- The minimum investment threshold of EUR 10,000.00 for retail investors would be abolished, the suitability test for retail investors would be aligned to the one required for MiFID purposes and the requirement for the manager or distributor of the ELTIF to provide appropriate investment advice when marketing the ELTIF to retail investors would be abolished.
- An optional liquidity window mechanism would be introduced to provide liquidity to ELTIF investors and newly subscribing investors without requiring a drawdown from the capital of ELTIFs.
This Proposal is currently being discussed, and the final texts are expected to enter into force in 2023.
Belgian tax treatment
As a Regulation, the provisions of the ELTIF Regulation are directly applicable throughout the EU. EU Member States do not have to transpose the Regulation into national law. Nevertheless, EU Member States do decide on the tax treatment of ELTIFs (as taxation is their exclusive competence).
In Belgium, the lack of an attractive tax regime (similar to the tax regime for other types of investment funds) has certainly contributed to the low appetite for Belgian ELTIFs. However, the law of 21 January 2022 has recently remedied this. The aim of the new tax regime is to ensure neutrality between direct investment and indirect investment through an ELTIF.
Taxation at the level of the ELTIF
If an ELTIF qualifies as a ‘resident company’, the ELTIF is in principle subject to Belgian corporate income tax, but benefits from a limited tax base (in accordance with the provisions applicable to other types of regulated investment companies). As a result, ELTIFs are only taxable on the total of abnormal or benevolent advantages received and disallowed expenses (other than depreciations and capital losses on shares as well as the financing cost surplus and the secret commissions’ tax). Therefore, the corporate income tax base of ELTIFs will usually be zero and they will not have to pay corporate income tax.
This new tax regime is not dependent on a mandatory dividend distribution policy.
Withholding tax on movable income paid to an ELTIF may be due, but several exemptions are available (eg to foreign-sourced dividends, interest between affiliated companies, interest on foreign bonds etc).
However, dividend withholding tax is due on Belgian-source dividends received in relation to an equity stake in a Belgian company of less than 10%. Such withholding tax is neither creditable, nor refundable, and therefore constitutes a final tax in the hands of an ELTIF.
Non-Belgian withholding tax may be due depending on the local legislation and applicable tax treaties. ELTIFs should in principle be entitled to treaty benefits since, as resident companies, they are in principle subject to corporate taxation.
Taxation at SHAREHOLDER level
For Belgian private shareholders (natural persons), the normal rules apply. Dividends are subject to withholding tax at a standard rate of 30%. Capital gains on shares in ELTIFs are not taxable, provided that they are realised within the framework of the normal management of the individual's private estate (which, in principle, should not be a problem for this kind of investment).
For corporate shareholders, special rules apply as a sort of (de facto) tax transparency is introduced. The tax treatment of shareholders depends on the nature of the income received by the ELTIF itself. The dividends distributed by an ELTIF to a resident corporate shareholder are eligible for the (100%) dividend-received deduction (DRD), to the extent that the income received by the ELTIF derives from:
- ‘good’ dividends (dividends from a participation fulfilling the taxation condition (referring to normally taxed companies) of the DRD) or ‘good’ capital gains on shares (capital gains eligible for the participation exemption); or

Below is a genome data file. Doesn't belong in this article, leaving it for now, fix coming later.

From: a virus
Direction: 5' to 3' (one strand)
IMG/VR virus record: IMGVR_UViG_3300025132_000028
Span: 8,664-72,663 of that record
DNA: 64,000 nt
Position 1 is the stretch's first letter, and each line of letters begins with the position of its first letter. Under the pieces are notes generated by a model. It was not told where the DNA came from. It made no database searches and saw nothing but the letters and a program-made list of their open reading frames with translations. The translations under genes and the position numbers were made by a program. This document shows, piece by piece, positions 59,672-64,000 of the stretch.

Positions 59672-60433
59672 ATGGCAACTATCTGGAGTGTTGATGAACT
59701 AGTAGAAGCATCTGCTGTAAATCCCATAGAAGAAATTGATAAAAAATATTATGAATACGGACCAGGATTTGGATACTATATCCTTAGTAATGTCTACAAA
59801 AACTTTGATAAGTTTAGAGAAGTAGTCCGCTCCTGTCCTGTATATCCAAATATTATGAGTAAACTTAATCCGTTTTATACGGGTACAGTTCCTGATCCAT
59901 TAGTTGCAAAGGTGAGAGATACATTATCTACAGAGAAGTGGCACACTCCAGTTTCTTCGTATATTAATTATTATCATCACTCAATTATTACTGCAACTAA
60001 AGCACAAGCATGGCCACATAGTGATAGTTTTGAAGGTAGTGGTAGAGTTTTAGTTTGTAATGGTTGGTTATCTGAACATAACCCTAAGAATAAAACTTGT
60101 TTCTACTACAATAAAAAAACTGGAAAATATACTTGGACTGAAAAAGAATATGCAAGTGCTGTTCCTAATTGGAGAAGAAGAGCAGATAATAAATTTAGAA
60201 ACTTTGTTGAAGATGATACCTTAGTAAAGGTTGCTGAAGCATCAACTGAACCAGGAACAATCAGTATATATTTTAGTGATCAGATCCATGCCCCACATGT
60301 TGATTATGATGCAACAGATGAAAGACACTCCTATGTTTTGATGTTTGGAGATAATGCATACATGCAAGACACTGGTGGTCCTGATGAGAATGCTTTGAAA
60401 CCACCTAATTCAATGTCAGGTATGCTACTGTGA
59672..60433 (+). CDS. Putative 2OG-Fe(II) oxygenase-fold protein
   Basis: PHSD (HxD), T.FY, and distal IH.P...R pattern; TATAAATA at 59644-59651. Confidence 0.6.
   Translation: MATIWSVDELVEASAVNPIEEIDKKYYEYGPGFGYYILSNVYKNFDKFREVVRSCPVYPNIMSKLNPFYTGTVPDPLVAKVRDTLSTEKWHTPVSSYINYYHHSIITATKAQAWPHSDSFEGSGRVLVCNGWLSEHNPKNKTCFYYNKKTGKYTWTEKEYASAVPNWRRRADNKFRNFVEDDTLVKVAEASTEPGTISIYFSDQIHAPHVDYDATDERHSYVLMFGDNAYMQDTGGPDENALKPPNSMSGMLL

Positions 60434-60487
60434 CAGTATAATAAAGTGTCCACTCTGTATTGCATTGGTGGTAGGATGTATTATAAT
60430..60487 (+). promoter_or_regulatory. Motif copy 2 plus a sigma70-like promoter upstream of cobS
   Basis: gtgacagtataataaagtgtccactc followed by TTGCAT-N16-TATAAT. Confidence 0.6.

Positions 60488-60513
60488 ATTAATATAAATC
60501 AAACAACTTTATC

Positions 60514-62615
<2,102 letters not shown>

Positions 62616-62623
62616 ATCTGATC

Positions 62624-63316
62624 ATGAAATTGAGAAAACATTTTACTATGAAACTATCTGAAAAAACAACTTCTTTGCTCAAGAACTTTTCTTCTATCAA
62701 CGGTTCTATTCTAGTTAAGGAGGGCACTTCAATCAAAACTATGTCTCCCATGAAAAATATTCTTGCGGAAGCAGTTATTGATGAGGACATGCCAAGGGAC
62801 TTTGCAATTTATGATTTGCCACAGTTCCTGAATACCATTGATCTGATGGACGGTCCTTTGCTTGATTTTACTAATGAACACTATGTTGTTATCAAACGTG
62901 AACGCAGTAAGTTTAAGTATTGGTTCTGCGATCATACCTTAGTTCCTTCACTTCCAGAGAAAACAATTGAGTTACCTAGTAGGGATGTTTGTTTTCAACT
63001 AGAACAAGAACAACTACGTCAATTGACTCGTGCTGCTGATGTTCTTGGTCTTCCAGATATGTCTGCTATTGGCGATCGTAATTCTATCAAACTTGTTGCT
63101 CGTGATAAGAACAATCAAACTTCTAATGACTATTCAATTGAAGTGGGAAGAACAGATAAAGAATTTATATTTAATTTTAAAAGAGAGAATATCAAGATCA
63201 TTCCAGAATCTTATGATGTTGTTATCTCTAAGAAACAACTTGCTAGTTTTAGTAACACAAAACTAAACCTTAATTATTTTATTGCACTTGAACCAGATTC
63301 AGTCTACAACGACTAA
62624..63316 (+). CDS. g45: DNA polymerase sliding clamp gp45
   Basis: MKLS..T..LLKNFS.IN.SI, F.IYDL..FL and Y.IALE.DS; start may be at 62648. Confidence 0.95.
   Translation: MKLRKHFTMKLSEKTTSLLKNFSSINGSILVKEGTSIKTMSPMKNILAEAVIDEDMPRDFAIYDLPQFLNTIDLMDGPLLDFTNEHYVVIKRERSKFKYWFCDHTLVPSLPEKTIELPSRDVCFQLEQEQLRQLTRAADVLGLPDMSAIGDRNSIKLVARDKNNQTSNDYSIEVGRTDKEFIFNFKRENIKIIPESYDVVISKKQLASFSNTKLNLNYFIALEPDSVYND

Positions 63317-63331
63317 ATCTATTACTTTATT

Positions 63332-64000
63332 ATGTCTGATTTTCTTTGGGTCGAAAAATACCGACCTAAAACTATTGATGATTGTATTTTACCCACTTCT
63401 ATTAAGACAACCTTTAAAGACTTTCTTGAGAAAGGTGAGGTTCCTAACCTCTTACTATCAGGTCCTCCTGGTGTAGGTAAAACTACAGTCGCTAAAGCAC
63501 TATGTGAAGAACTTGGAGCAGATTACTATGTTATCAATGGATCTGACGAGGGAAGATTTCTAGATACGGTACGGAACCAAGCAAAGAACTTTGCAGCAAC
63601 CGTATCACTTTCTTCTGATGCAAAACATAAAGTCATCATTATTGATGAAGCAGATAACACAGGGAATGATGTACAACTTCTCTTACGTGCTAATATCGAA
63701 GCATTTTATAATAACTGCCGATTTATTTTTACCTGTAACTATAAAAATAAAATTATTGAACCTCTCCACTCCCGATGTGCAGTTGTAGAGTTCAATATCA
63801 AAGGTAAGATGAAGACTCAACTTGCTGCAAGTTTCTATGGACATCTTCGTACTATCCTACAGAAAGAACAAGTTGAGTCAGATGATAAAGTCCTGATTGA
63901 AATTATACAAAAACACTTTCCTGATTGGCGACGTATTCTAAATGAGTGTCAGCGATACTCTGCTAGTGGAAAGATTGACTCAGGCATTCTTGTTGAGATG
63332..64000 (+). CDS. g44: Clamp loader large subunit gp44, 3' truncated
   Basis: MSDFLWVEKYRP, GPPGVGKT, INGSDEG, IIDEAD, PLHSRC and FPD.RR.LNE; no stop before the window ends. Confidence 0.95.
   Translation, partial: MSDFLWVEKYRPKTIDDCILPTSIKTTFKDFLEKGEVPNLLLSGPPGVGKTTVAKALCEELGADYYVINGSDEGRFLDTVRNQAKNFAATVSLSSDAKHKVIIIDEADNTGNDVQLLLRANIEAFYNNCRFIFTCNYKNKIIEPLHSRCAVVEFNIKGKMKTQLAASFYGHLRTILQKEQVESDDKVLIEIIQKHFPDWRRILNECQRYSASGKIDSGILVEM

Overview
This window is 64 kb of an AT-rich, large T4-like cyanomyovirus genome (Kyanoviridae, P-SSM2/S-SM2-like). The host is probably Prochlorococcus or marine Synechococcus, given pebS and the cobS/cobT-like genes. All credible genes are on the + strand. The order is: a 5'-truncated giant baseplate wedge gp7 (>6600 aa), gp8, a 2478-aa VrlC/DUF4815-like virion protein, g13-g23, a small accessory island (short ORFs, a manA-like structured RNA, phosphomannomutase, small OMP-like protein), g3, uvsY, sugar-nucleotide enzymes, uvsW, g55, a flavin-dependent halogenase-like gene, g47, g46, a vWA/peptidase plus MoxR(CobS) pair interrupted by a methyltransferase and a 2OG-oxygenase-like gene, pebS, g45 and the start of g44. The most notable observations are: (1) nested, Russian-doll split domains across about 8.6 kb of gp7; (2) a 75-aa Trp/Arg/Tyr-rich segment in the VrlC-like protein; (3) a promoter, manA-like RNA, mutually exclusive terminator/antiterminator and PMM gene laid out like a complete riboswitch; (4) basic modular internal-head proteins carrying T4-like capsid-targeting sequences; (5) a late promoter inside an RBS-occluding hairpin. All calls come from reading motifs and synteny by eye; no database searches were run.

- ‘good’ foreign real estate income (subject to certain conditions).
It is important to note that this beneficial DRD treatment for Belgian corporate investors is not dependent on a mandatory annual dividend distribution policy (unlike the RDR-SICAV/DBI-bevek or FIIS/GVBF and SIR/GVV). Furthermore, as is the case for all investments by Belgian corporate investors in (regulated or non-regulated) investment companies, the DRD does not require compliance with the minimum participation condition (ie dividends relating to a participation representing at least 10% in the relevant company or with an acquisition value of at least EUR 2.5m) or the minimum holding condition (ie the participation has been or will be held in full ownership during an uninterrupted period of at least one year).
In short, the dividends distributed by an ELTIF to a resident corporate shareholder are eligible for the DRD to the extent that income received by the ELTIF is derived from a normal taxed company.
This transparency principle is extended to foreign corporate shareholders, as EU Treaties require equal treatment of resident (corporate) shareholders and foreign (corporate) shareholders. As a result, this breakdown between ‘good’ and ‘bad’ dividends/capitals gains will also be used to determine that part of the dividend of Belgian origin that will be exempt from withholding tax. For the exemption from withholding tax to apply, a certificate must be submitted confirming that all the prescribed conditions have been met.
It can be concluded from the above that ELTIFs will benefit from both a clear and attractive tax regime.
Annual subscription tax
Investment vehicles regulated by the Belgian Financial Services and Markets Authority, including ELTIFs, are subject to an annual subscription tax in Belgium at a rate of 0.0925% on net assets placed in Belgium, or a reduced rate of 0.01% for shares issued to qualified non-retail investors.
The ELTIF has the potential to become a flagship investment fund, in particular once the EU regulatory changes enter into force. It offers the unique opportunity to invest in various asset classes and is open to both professional and retail investors throughout the European Union. The recent changes to the Belgian tax regime have eliminated a significant obstacle to the structuring of Belgian ELTIFs.
If you have any questions regarding ELTIFs, please contact your trusted Allen & Overy advisor.